Extreme minimalist living

Voluntarily living in less than 175 square feet is a skill. It is not a skill I possess or wish to possess, but I have respect for the people who do and am inspired by their way of life. They find a way to do without traditional conveniences of a home. They sacrifice a great deal of comfort to pursue whatever it is that matters to them more.

This week, I’ve been mesmerized by two articles on extreme minimalist living I want to bring to your attention. The first article from Salon is about a graduate student named Ken Ilgunas who attends Duke University and has chosen to live in his van instead of an apartment:

Living in a van was my grand social experiment. I wanted to see if I could — in an age of rampant consumerism and fiscal irresponsibility — afford the unaffordable: an education.

I pledged that I wouldn’t take out loans. Nor would I accept money from anybody, especially my mother, who, appalled by my experiment, offered to rent me an apartment each time I called home. My heat would be a sleeping bag; my air conditioning, an open window. I’d shower at the gym, eat the bare minimum and find a job to pay tuition. And — for fear of being caught — I wouldn’t tell anybody.

Living on the cheap wasn’t merely a way to save money and stave off debt; I wanted to live adventurously. I wanted to test my limits. I wanted to find the line between my wants and my needs. I wanted, as Thoreau put it, “to live so sturdily and Spartan-like as to put to rout all that was not life … to drive life into a corner, and reduce it to its lowest terms.”

Ilgunas continues in his article to describe how he cooks meals over a propane stove, doesn’t clean his dishes, and has no friends at school so that his way of life won’t be discovered.

The second article from the New York Post goes inside the $150,000 175-square-foot condo owned by Zaarath and Christopher Prokop:

The couple wakes up every morning in their queen-size bed, which takes up one-third of the living space.

They then walk five feet toward the tiny kitchen, where they pull out their workout clothes, which are folded neatly in two cabinets above the sink. A third cabinet holds several containers of espresso for their only kitchen appliance, a cappuccino maker.

They turn off their hotplate, and use the space on the counter as a feeding area for their cats, Esmeralda and Beauregard.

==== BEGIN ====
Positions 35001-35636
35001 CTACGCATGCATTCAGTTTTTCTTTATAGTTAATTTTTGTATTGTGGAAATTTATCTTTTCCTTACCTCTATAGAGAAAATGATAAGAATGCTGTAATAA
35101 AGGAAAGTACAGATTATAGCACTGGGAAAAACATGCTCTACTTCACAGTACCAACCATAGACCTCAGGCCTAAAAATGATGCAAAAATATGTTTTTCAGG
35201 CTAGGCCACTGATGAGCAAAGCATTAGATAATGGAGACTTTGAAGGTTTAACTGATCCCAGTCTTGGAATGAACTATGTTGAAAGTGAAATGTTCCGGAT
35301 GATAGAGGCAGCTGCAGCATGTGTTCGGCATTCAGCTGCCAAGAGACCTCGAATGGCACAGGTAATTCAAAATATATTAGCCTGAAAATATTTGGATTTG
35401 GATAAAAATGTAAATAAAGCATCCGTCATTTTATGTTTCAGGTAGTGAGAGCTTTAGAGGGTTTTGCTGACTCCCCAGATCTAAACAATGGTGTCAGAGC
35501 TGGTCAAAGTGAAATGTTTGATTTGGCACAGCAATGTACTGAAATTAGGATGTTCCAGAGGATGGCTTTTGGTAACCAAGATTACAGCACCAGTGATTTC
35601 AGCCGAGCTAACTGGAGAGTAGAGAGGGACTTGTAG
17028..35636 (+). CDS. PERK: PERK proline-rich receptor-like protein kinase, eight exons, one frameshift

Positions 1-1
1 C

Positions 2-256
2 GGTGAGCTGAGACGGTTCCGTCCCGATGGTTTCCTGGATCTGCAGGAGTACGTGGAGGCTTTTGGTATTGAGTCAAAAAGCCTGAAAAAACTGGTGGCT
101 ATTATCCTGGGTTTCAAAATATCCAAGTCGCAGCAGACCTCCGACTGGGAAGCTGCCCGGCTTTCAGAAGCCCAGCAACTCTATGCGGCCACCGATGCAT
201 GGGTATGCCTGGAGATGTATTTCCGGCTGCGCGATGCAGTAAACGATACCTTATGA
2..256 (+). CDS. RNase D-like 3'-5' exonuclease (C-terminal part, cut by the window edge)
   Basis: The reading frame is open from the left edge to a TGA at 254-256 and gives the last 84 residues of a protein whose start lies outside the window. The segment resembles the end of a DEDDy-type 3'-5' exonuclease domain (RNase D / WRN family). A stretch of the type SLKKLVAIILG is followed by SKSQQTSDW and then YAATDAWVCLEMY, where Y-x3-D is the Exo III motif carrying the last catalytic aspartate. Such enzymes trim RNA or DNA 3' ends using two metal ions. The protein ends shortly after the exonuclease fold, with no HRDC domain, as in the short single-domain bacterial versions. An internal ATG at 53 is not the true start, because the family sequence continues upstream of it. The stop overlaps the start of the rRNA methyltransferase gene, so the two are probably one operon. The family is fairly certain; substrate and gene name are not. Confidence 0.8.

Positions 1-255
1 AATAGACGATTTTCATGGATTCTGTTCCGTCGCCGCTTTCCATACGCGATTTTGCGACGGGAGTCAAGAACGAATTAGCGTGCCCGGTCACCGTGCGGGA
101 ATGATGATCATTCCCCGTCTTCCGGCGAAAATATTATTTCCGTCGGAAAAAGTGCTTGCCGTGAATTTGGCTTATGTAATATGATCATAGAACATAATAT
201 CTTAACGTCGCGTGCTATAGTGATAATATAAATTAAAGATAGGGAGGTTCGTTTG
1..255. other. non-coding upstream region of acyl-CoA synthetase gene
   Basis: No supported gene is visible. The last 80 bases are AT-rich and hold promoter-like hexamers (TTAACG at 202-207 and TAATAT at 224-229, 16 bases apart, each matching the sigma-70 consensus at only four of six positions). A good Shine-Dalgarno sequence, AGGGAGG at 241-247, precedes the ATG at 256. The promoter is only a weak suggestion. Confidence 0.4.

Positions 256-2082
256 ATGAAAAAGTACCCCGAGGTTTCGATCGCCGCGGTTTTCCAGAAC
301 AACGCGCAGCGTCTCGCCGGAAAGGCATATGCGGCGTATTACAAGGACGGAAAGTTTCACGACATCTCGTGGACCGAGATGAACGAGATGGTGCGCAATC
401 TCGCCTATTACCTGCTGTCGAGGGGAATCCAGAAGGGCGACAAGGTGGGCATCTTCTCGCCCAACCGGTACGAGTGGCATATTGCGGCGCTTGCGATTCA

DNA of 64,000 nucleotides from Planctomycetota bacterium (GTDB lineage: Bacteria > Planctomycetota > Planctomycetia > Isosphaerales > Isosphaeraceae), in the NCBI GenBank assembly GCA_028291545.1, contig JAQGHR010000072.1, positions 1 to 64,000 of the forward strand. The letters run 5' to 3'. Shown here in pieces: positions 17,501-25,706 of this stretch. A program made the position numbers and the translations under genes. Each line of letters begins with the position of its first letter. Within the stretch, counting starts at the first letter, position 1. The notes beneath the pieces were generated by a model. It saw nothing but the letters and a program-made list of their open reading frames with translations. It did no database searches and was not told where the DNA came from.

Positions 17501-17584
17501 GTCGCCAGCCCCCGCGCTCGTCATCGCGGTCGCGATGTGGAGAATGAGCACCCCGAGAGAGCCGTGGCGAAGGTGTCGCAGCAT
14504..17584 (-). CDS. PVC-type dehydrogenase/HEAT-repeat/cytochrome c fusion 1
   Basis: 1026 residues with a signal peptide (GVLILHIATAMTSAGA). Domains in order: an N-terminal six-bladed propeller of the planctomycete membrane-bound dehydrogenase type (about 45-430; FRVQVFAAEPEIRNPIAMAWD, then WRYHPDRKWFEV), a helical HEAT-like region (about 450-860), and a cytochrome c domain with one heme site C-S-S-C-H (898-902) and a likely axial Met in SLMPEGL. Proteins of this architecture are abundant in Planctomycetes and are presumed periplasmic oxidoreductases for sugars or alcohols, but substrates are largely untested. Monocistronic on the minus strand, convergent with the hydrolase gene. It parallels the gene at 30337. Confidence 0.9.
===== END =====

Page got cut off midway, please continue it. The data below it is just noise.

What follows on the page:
“We don’t cook,” Zaarath said, adding that their fridge never has any food in it. “So when you don’t cook, you don’t need plates or pots or pans. So we use that space for our clothes.”

Once in their running attire, the two change the cat litter box (stored under the sink) and start their small Rumba vacuum — which operates automatically while they’re out, picking up cat hair.

They then jog to their jobs in Midtown, picking up along the way their work clothes, which are “strategically stashed at various dry cleaners.”

Be sure to check out the amazing photo gallery that accompanies the second article.

My immediate reaction to both articles was that I wanted to purge everything I own and give extreme minimalism a try. Then I remembered that cooking is a passion of mine and I would be unhappy if instead of pots and pans I had workout clothes lining my cabinets. I am incredibly impressed by all three of the people in the articles, however. I have more than a few things I can learn from them.

(Image by Angel Chevrestt at the New York Post.)

67 Comments for “Extreme minimalist living”

  1. posted by Emma on

    Great articles, and so interesting to read all the comments! One thing that hasn’t been mentioned already: To me, Ilgunas saying that he “has no friends at school so that his way of life won’t be discovered” implies that he knows he’s doing something wrong.

  2. posted by Diana on

    This strikes me as an adult form of “dorm living.” In that light, it’s merely unusual.

    It also makes me wonder what the actual square footage that a person inhabits. For instance, if you use an 800 square foot laundry facility once a week that is utilized by another 800 people over that week, then you add another square foot to your living space. Similarly, you add space for each restaurant, grocery store, work space you use. Count your garage/storage areas too. Is it feasible to calculate this out? Is it of any use to know?

    Ultimately, from my point of view it’s not really minimalist living if you are inhabiting in a small dorm-sized space but living extravagantly otherwise.

  3. posted by Shalin on

    W-O-W!

    That is impressive to the point of nearly freaky… I don’t think I could deal with picking up work clothes that are at “strategically located dry cleaners”…

    But hey, 10 points for being happy, clever, and the follow through ;)

  4. posted by Héctor on

    I agree with some commenters. I am also surprised by them, but I feel really sorry. That guy having no social life? A van?! And, does that couple save any money by eating out every day? I would be pretty concerned about their health.

    From my experience (I’ve lived for a year on a 95 sq. ft room (the catch: shared kitchen)) and is totaly manageable, no need to make that kind of “sacrifices”.

    I admire, however, their conciousness about consumerism and minimalism.

  5. posted by Kimberly Collins on

    I noticed with the couple that they have a space where the cat condo is where they could put a small closed shelving unit to store a crockpot, toaster oven and some food. They could cook all kinds of things that way, especially since they have a pannini press too wich can be used to grill fish, chicken and steaks.

    Also, a loft bed with a built in futoncouch below would be great for that space so the bed wouldn’t be their only option for sitting. You can store things under the futon couch like pull out containers for storing clothes thereby freeing space for food in the kitchen.